Johannesburg – An advisor to South Africa’s Zulu king, who was crowned as monarch last month despite a challenge from within the royal family, was killed late on Saturday on the sidelines of a traditional ceremony, according to a local official.
Dumisani Blasius Khumalo “was killed by unknown gunmen last night, shortly after attending the Reed Dance in Nongoma,” Sihle Zikalala, a member of the regional legislature, said in a statement.
Some 10 000 people gathered on Saturday in the small town of Nongoma, a Zulu stronghold in the southeastern KwaZulu-Natal province, for the traditional “reed dance”.
During the centuries-old ritual, the girls present themselves to the king of the country’s largest ethnic group, which numbers 11 million Zulus, almost one in five South Africans.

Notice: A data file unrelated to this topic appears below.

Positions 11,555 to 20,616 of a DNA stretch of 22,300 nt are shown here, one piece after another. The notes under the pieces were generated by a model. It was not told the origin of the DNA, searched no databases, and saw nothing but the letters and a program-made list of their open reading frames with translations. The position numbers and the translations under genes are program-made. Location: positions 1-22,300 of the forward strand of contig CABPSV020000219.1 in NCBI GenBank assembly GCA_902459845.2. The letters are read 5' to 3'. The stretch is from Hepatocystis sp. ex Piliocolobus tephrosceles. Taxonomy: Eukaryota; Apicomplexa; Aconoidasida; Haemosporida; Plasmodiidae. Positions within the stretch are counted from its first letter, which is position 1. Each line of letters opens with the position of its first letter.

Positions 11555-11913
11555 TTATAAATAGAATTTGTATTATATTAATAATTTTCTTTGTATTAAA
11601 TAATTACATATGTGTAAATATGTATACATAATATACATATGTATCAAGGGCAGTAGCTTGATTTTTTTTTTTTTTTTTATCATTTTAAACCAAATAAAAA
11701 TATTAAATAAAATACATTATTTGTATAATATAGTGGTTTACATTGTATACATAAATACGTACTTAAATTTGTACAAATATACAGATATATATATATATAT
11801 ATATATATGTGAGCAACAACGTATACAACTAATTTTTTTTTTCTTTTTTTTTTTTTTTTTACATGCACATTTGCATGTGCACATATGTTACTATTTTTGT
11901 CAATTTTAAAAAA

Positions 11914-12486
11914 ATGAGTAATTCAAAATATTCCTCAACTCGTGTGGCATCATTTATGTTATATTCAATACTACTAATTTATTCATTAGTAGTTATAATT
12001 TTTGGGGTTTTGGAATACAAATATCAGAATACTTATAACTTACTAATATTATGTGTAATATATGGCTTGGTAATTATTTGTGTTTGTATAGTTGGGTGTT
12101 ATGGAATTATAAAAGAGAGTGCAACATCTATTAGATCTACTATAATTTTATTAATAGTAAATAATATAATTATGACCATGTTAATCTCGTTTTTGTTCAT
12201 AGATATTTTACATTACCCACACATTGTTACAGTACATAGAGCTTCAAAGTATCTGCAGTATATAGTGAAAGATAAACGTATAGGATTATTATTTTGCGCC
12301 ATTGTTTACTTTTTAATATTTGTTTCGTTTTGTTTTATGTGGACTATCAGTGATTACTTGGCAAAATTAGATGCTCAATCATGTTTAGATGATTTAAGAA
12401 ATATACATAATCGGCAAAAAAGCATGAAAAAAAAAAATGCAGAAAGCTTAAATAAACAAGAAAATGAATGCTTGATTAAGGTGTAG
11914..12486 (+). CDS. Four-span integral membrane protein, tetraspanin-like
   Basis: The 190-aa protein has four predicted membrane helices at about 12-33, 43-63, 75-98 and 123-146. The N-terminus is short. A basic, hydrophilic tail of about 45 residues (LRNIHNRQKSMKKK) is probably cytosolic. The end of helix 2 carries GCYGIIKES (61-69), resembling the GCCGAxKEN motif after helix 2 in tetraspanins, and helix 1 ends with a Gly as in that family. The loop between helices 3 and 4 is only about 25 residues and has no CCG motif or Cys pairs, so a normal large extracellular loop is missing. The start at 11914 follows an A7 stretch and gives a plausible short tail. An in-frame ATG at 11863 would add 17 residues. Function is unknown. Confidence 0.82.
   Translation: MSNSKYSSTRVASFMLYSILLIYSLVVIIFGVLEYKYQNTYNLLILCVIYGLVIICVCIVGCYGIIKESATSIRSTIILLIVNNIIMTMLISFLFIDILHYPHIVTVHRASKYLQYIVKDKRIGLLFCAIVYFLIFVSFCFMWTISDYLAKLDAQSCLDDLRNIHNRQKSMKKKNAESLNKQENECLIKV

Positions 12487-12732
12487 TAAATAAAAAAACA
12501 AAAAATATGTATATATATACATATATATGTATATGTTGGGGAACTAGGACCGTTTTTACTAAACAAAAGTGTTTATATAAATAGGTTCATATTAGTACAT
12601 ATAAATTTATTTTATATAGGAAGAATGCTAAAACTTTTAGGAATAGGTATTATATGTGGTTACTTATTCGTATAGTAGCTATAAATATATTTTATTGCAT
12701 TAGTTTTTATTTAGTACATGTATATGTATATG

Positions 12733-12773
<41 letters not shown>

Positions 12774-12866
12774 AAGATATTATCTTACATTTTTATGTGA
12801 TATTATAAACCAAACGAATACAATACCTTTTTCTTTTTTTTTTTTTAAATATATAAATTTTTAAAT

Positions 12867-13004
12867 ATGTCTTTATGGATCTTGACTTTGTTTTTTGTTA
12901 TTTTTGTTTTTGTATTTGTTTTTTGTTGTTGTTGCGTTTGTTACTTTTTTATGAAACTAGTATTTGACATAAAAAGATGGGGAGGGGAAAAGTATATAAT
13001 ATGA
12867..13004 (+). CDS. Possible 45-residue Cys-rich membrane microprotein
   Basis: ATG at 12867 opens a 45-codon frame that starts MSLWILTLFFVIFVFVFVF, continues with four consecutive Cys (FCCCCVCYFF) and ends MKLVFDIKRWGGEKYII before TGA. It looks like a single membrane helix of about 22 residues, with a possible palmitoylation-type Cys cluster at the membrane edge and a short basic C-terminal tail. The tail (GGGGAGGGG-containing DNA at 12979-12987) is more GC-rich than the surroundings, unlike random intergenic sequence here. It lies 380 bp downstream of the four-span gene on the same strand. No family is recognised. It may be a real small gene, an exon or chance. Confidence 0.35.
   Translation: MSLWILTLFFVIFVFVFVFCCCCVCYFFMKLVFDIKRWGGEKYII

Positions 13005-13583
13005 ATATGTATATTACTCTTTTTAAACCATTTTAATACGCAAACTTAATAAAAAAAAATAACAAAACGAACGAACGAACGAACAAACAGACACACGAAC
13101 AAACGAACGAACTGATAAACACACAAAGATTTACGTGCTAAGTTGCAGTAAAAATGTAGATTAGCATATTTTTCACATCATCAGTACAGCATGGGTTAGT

It was the first reed ceremony for King MisuZulu Zulu.
Opponents of the new ruler had issued threats and predicted a “bloodbath” if the celebration went ahead.
Security had been stepped up.
Khumalo, the king’s chief advisor, was responsible for settling disputes within the Zulu community.
In South Africa, some communal disputes are settled in traditional courts rather than in a state judicial setting.
“He was very loyal to the royal family and he worked closely with MisuZulu’s father before,” said Khaya Ndwandwe, a Zulu culture expert.
Since the death of Goodwill Zwelithini last year after a reign of 50 years, a dispute over succession has raged.
In South Africa, traditional rulers and chiefs are recognised by the constitution and exercise significant moral authority.
MisuZulu kaZwelithini, recognised by President Cyril Ramaphosa, was born to the favourite and third wife of Goodwill Zwelithini.
The first wife challenged the succession in court, which rejected the claim.
The late king’s eldest son, who was born out of wedlock, filed an emergency lawsuit this week claiming he was the rightful heir.
Brothers of Goodwill Zwelithini also claimed the throne for another contender.
At the ceremony Saturday, the new king called for “peace and unity (to) prevail in the royal house”.